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Spirogyra Burn The Bridges: The Demo Tapes 1970-1971 album cover
4.02 | 22 ratings | 2 reviews | 32% 5 stars

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Boxset/Compilation, released in 2000

Songs / Tracks Listing

1. Turn Again Lane (7:13)
2. Bring Me Back (3:04)
3. She's The One (3:30)
4. Nothing To Hide (2:37)
5. Where There's A Will There's A Way (4:06)
6. I Gotta Woman (2:43)
7. Counting The Cars (2:52)
8. We're Going Over (4:58)
9. Mackerels And Fishes (2:53)
10. Defender Of The Faith (4:12)
11. Hey Lady (3:01)
12. Sing It Simple (2:57)
13. The Forest Of Dean (4:27)
14. A Northern Lament (3:48)
15. Jerusalem (3:19)
16. I Hear You're Going Somewhere (Joe Really) (2:27)
17. Burn The Bridges (4:04)

Total Time: 62:11

Line-up / Musicians

- Martin Cockerham / guitar, vocals
- Barbara Gaskin / vocals, piano
- Julian Cusack / violin, keyboards
- Steve Borrill / bass

- Stan Sulzman / flute
- John Boyce / cello
- Dave Mattacks / drums

Releases information

CD Repertoire Records REP 4846
CD Si-Wan Records SRMC-5010

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and to Snow Dog for the last updates
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SPIROGYRA Burn The Bridges: The Demo Tapes 1970-1971 ratings distribution

(22 ratings)
Essential: a masterpiece of progressive rock music(32%)
Excellent addition to any prog rock music collection(45%)
Good, but non-essential (18%)
Collectors/fans only (5%)
Poor. Only for completionists (0%)

SPIROGYRA Burn The Bridges: The Demo Tapes 1970-1971 reviews

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Collaborators/Experts Reviews

Review by Sean Trane
4 stars I am generally wary of posthumous releases because some are just bottom of drawers scraps compiled to capitalize on fans. Some are almost scandalous (Coda from Zeppelin , although not the worst is a prime example) but in the case of real sessions such as Lost Trident Sessions from Mahavishnu or the Brand X 75 tapes and Lard Free 71-72 sessions are superb and real gifts for fans because they are real albums. Well this Burn The Bridges album can be likened to the second genre.

This album contains the sessions (called demo but of superb quality) PRIOR to the first album and are totally authentic folk prog. What is especially endearing is that there is no drumming (except on the few loose singles tracks at the end of the CD) and this gives a particular feel to this release as opposed to the historical ones elsewhere in this section. The opening track is certtainly one of the highlight of the album and is maybe the most prog track here. Bring Me Back and Forst Of Dean are also amongst my fave tracks. Jerusalem being maybe the weakest thing here and I Hear You're Going Somewhere (Joe Really) is a real gift being a non-album siongle not included elsewhere is a real gem. Only the title (and closing) track of this release presents reconstruction/tampering with in an otherwise very valuable album.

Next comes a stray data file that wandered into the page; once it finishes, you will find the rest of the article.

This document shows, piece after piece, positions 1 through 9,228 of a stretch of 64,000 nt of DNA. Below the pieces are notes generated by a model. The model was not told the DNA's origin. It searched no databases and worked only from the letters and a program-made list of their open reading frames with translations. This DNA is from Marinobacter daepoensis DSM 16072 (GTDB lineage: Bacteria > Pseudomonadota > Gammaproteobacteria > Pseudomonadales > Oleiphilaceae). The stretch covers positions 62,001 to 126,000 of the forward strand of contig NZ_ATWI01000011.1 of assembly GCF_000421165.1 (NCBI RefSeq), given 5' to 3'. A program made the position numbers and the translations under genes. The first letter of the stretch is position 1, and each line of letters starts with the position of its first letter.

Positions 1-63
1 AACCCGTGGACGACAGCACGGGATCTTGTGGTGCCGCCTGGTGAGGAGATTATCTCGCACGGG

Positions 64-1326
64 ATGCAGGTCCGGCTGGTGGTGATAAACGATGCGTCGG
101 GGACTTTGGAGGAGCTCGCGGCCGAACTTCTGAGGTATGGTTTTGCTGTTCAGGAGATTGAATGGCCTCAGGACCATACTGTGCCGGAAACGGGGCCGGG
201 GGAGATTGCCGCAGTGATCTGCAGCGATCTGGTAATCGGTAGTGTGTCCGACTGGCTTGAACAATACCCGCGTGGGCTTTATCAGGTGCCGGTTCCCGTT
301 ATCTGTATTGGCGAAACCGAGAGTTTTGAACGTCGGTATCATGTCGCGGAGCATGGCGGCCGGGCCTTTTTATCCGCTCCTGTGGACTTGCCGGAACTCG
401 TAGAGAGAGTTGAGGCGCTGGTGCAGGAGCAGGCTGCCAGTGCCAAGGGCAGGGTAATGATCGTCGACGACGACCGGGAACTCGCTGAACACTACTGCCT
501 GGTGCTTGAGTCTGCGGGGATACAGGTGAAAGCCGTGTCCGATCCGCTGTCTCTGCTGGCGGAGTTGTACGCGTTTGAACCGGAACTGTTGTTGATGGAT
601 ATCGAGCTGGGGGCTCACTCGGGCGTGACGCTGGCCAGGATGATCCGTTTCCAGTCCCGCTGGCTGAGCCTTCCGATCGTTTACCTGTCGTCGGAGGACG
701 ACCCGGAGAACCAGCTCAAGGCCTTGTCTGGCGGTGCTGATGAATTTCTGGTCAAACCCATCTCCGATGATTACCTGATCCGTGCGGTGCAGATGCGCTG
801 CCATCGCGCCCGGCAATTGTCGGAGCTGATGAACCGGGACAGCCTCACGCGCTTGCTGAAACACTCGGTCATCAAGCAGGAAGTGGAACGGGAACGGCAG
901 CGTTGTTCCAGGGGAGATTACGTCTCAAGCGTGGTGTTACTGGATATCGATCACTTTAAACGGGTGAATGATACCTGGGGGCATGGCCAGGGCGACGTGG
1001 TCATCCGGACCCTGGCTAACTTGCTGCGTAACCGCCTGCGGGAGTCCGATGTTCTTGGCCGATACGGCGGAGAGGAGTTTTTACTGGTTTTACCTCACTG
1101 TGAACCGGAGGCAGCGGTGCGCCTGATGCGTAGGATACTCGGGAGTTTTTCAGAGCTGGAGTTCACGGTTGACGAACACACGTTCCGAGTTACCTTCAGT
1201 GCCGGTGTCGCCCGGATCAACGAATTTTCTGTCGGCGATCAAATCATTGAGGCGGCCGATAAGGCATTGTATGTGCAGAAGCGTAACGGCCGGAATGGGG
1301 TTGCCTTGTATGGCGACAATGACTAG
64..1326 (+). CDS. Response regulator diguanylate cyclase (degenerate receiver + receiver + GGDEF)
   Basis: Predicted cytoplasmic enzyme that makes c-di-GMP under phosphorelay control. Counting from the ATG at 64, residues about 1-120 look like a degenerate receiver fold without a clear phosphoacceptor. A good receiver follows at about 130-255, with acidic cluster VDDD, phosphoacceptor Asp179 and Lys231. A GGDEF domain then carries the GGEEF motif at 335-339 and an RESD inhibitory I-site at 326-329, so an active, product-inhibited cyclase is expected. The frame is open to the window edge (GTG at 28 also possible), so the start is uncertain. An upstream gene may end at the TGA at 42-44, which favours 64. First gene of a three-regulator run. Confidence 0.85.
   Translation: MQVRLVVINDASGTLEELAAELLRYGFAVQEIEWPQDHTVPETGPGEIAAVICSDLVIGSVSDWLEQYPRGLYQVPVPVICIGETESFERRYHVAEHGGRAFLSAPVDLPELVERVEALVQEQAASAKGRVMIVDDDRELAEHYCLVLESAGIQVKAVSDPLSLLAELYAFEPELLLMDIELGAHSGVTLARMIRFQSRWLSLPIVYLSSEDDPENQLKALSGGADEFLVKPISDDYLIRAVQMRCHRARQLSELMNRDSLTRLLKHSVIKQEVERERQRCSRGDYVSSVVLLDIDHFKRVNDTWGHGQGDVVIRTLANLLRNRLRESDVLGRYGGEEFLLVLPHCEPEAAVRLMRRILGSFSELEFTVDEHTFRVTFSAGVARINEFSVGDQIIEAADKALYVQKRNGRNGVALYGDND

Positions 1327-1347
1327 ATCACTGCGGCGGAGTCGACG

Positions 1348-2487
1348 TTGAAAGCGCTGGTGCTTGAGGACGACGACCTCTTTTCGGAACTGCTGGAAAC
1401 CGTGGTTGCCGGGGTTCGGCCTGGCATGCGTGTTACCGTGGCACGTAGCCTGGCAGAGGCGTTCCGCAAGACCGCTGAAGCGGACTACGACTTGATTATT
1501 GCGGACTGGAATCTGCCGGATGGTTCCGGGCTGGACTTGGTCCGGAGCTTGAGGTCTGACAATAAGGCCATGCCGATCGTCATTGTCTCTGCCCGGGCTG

However do not get your hopes up to high, Bill Bruford and Dave Stewart are nowhere to be heard/seen on this release as wrongly stated in the above info. This album is to be recommended, if you have enjoyed St Radiguns and Bells Boots & Shambles, but should not be heard before those two.


Review by ClemofNazareth
4 stars This is a rather intriguing compilation of pre-‘St. Radigunds’ Spirogyra music, one that would more properly be called an ‘early recordings’ than demo tapes. The band hadn’t yet grown a full-time drummer so the sound is a bit more sparse than Radigunds, and due most likely to the times and the band’s inexperience the tracks are less polished than the band’s later albums (relatively speaking – this is folk prog after all).

One of the more appealing characteristics here is the greater prominence of Barbara Gaskin’s vocals than on most of the rest of the Spirogyra music I’ve heard. She has a wonderful voice that transcends folk without veering into psych territory like so many of her peers tended to do. The result is an unsophisticated timbre that still manages to draw the listener into the band’s tales and fancies. The other standout performance comes from Julian Cusack on violin. The sporadic nature of the instrument makes for a nice compliment rather than a dominant role, which seems to suit this style of music quite well. Martin Cockerham plays a fair guitar, although he doesn’t seem to stretch himself all that often but is instead content to strum in accompaniment for the most part.

A few tracks stand out; “I Gotta Woman” (in which Cusack switches to piano), “Hey Lady” where Cockerham sings lead but in a more subdued manner and where Cusack fronts the instruments on violin for a change, and “The Forest of Dean” where Gaskin and Cockerham duet in a silly and happy ditty. “Jerusalem” is another noteworthy track even though there is nothing exceptional about the playing; it’s simply a mellow and peaceful tune that is made more wistful by the light-hearted whistling scattered throughout.

This isn’t quite as cohesive as the band’s studio works, but it is a great representation of a period where pure folk bands were beginning to stretch their sound, and one where the influences of psych and drug- induced music don’t spoil the purity of the overall sound like so many early seventies recordings do. I believe Repertoire was the first label to issue this on CD, but it is also available from Si-Wan, is pretty easy to find and reasonably priced. Fans of folk prog could do worse than to add this to their collection. Three stars easily, and I’m inclined to add another for the large selection of tracks and the surprisingly good sonic quality of these old recordings. So I guess four stars it is, and well recommended.


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